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July 15/13 10:39 am - Catharine Pendrel Interview - Recovering from Injury


Posted by Editoress on 07/15/13
 

This year, Canadian cycling fans will, unfortunately, miss out on what was expected to be an exciting battle for the Elite women's Cross-country National title between four-time defending champion Catharine Pendrel (Luna) and rival Emily Batty (Trek Factory Racing). Pendrel recently crashed in training, breaking her collarbone, putting her out of action for at least a month.

We spoke with Catharine from her home in Kamloops, BC.photo

Canadian Cyclist: So, what happened?

Catharine Pendrel: Well, I took my husband away for his birthday weekend, to do some riding on the Sunshine Coast. We had just finished up a great ride, and we decided to go back for some drop practice, because there were some great drops around there. So, of course, I went 'I'll go first', and I didn't adequately scope out the jump and it was a bit bigger, with a shorter landing then I thought. I landed head first and rolled onto my shoulder, luckily, to take the brunt of it. I ended up breaking my clavicle at the distal end, near the shoulder.

CC: Sometimes this injury is a crack, and sometimes a complete fracture; how severe is yours?

CP: It is complete break. The thing is, that happening at the distal end it kind of features [involves] two ligaments, so the bone is having trouble finding union, meaning the [two ends of] the bone aren't together yet. That being said, I'm starting to feel really good. Yesterday [July 13th] I tried to ride out of the saddle a bit [on the road bike], and I could. Every day I have more strength, I have more mobility, and it's been really not painful, so yesterday I felt really good on my bike and I thought 'Oh, maybe I could race!' But then at the same time, I know the bone's not really fused together, and I really want to give my shoulder the most time to strength, so I can get myself out of trouble on a mountain bike.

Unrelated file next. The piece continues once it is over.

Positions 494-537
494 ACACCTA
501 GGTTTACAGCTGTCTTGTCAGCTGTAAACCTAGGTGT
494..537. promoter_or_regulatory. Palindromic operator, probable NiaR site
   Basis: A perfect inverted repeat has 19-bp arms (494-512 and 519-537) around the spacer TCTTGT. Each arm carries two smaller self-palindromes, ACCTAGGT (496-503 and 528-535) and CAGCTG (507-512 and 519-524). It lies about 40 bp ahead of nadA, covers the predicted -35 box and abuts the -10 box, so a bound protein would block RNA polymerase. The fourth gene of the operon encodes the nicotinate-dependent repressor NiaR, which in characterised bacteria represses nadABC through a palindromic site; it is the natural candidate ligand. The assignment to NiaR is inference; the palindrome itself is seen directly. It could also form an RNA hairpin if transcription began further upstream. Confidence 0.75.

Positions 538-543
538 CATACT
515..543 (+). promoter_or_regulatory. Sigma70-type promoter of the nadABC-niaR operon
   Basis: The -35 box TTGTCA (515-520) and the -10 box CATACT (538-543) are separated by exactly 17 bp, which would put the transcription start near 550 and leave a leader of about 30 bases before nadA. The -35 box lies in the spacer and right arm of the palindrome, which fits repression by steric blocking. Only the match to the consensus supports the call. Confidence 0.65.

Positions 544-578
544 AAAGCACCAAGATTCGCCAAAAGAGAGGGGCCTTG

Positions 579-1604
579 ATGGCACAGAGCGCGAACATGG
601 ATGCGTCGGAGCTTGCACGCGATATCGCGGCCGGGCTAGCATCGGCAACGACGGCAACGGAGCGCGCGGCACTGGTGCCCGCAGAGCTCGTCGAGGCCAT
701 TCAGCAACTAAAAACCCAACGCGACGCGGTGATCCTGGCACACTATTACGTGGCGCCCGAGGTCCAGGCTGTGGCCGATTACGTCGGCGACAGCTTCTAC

CC: So there's no thought of surgery, and putting a plate in or anything like that?

CP: There was discussion about that for sure. But, I'm choosing to strengthen my shoulder at this point and see how that goes. Basically, surgery would have had me off my bike until the week before Worlds, and because I've had so little pain, and [am] feeling more strength and mobility, I didn't want to take the risk of surgery now. Surgery for this is a two part procedure, where they have to go in and put in the screws and a clip, and a month later go in and remove it. It's the kind of thing [injury], where there are months before it is declared non-union, so I could go back this fall or at any point if it was bothering me and do the surgery then.

CC: Obviously, it's still early days; when did it actually happen?

CP: It happened June 23rd. When I first did it, it was my back that was giving me way more trouble. Getting out of bed was difficult for two weeks, but it's getting better every day now. I'm at three weeks today [July 14th], so I'm well into recovery, but it needs more time for the bone to recover and the shoulder to be able to support it.

CC: Clearly, Nationals are out, but when do you hope to be able to start racing again?